Australian parenting program lowers risk for teenage depression
The teenage years can be tough. There are the usual highs and lows, but for many young people the symptoms of depression emerge for the first time.
But a world-leading online parenting program developed by Monash University is showing there are things parents can do to support their teen's mental wellbeing and reduce their risk of developing depression.
A recently published study in the Journal of Medical Internet Research found the Partners in Parenting program improves parenting practices in ways that reduce their teen's risk of developing depression – including parents reporting fewer depressive symptoms for their teenager compared to a control group of parents who received general information about teenage development. Most notably, these positive results were maintained 12 months after completing the program.
This study is the second of two randomised controlled trials of the program involving over 700 Australian parents that showed positive results.
Partners in Parenting is now being rolled out more widely in partnership with mental health charity, Prevention United, with thanks to funding from the Helen Macpherson Smith Trust and support from Monash University.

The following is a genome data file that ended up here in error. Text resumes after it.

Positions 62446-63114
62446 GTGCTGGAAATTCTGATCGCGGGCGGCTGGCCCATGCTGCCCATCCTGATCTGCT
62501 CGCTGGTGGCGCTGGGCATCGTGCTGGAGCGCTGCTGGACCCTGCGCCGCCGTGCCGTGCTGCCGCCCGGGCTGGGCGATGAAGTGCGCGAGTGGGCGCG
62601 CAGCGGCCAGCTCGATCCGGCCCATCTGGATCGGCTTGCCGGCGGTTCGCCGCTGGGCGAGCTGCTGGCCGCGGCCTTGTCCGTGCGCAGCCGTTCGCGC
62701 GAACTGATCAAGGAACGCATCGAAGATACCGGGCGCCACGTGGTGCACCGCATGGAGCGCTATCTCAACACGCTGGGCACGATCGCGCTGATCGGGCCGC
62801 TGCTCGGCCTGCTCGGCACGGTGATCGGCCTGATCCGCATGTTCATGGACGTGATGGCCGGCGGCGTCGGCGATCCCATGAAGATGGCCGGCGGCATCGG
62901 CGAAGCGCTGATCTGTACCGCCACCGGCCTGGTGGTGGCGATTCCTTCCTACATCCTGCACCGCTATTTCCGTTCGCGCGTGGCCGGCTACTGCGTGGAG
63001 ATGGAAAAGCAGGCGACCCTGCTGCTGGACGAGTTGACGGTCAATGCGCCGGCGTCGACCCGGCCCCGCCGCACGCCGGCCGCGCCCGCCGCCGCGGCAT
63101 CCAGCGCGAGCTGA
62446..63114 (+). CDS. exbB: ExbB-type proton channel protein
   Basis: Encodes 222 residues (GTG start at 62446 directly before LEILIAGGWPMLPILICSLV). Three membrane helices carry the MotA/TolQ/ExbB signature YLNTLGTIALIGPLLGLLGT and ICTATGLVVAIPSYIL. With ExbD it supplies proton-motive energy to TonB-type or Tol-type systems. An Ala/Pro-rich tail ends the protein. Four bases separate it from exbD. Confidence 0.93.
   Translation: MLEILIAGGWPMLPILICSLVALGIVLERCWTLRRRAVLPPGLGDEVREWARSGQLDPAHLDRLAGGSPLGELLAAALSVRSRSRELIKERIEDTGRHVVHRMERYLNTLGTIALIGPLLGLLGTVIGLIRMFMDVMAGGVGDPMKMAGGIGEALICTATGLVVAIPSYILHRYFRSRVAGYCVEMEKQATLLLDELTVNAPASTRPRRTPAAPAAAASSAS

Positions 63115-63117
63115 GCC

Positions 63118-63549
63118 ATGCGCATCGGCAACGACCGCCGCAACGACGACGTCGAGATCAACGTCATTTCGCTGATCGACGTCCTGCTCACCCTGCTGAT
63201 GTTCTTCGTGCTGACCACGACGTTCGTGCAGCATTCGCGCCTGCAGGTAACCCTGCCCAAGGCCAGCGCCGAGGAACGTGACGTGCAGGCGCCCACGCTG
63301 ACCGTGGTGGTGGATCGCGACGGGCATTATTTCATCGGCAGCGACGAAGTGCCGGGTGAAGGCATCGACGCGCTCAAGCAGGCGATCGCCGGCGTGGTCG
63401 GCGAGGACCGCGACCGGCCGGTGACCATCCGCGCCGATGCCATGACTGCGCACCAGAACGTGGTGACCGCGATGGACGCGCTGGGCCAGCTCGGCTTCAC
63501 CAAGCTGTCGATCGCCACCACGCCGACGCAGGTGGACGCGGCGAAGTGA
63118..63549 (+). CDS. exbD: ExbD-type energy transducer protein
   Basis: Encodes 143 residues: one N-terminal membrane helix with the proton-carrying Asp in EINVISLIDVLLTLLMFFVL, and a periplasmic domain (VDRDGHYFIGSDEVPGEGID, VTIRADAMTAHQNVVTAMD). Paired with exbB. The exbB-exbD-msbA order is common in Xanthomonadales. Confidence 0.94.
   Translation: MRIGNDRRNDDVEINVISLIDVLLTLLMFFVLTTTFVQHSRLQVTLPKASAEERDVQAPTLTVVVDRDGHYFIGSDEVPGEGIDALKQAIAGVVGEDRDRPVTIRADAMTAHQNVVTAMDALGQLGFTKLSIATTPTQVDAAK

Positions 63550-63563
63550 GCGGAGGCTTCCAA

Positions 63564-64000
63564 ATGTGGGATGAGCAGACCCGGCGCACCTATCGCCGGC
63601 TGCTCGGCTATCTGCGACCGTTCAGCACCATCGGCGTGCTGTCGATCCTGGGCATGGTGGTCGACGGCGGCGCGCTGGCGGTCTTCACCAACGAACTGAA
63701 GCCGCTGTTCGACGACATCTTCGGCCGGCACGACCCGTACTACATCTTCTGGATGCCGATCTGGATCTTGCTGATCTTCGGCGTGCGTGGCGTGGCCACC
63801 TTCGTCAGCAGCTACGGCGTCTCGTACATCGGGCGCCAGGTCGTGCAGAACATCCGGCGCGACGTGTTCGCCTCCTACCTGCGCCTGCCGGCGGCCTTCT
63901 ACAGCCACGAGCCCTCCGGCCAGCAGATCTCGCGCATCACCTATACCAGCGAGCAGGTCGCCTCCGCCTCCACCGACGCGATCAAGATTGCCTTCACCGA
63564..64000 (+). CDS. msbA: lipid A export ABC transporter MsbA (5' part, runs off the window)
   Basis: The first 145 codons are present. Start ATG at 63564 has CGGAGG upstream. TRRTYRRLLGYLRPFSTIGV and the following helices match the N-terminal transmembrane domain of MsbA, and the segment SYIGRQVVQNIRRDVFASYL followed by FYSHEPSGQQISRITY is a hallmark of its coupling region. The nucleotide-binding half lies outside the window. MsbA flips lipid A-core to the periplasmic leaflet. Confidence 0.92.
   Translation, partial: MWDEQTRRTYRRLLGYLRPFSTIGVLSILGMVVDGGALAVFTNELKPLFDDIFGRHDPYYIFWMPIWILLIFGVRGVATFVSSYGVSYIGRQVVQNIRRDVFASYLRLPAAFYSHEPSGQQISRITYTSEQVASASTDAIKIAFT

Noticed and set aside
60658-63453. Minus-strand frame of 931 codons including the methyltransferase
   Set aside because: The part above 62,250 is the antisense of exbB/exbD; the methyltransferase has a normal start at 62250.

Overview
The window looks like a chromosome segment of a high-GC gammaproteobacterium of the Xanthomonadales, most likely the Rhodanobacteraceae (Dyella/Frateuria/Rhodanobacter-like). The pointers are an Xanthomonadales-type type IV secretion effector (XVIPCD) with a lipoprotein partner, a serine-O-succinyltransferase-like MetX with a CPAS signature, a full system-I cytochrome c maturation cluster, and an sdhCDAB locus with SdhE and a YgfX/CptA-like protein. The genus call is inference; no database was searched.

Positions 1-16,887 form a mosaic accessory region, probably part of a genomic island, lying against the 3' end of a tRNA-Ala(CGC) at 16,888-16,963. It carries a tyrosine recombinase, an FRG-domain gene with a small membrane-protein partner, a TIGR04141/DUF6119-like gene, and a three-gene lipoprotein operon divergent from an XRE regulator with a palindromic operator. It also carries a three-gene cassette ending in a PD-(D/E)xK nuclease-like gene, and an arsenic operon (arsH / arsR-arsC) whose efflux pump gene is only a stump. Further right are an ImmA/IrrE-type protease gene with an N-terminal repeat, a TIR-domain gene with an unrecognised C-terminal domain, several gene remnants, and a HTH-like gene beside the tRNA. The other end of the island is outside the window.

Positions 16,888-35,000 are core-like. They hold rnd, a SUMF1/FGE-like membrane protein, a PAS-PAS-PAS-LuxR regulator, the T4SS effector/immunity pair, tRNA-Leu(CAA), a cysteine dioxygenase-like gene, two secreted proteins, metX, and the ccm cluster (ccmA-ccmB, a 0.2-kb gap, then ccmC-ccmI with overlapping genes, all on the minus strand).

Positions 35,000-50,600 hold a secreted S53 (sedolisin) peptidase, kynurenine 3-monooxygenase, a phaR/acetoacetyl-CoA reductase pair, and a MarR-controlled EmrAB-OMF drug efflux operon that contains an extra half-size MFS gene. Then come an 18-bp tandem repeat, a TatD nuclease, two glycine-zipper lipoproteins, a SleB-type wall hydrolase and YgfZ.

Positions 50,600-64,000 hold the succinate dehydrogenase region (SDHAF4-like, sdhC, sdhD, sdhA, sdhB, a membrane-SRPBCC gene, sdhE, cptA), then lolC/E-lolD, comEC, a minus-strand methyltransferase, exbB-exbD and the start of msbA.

"The causes of mental health problems in young people are complex, but decades of research has shown that supportive parenting can be protective and lowers risk. We are so pleased to make our program available to more parents, to empower them to help build their teenager's resilience against the challenges life throws at them" said program founder, Associate Professor Marie Yap from Monash University.
Prevention United Executive Director Dr Stephen Carbone said parents are still the most important people in a young person's life, and programs like Partners in Parenting are a great way for parents to get a confidence boost and learn some new parenting skills as they navigate the tricky teenage years.
"It's free, it works, it's developed by leading experts right here in Australia, and it's online so parents can access it whenever suits in their busy lives. The program helps put some powerful protective factors for mental health into the homes of everyone who participates. We hope as many parents as possible take up this opportunity".
The program offers personalised and practical strategies across a number of key areas:
• Establishing and maintaining a close relationship
• Staying involved while supporting independence
• Establishing family rules and consequences
• Minimising conflict at home
• Helping teenagers solve problems
Parents or guardians of teenagers can sign up for the program at partnersinparenting.com.au
Image Credit: Unsplash, Marcos Heredia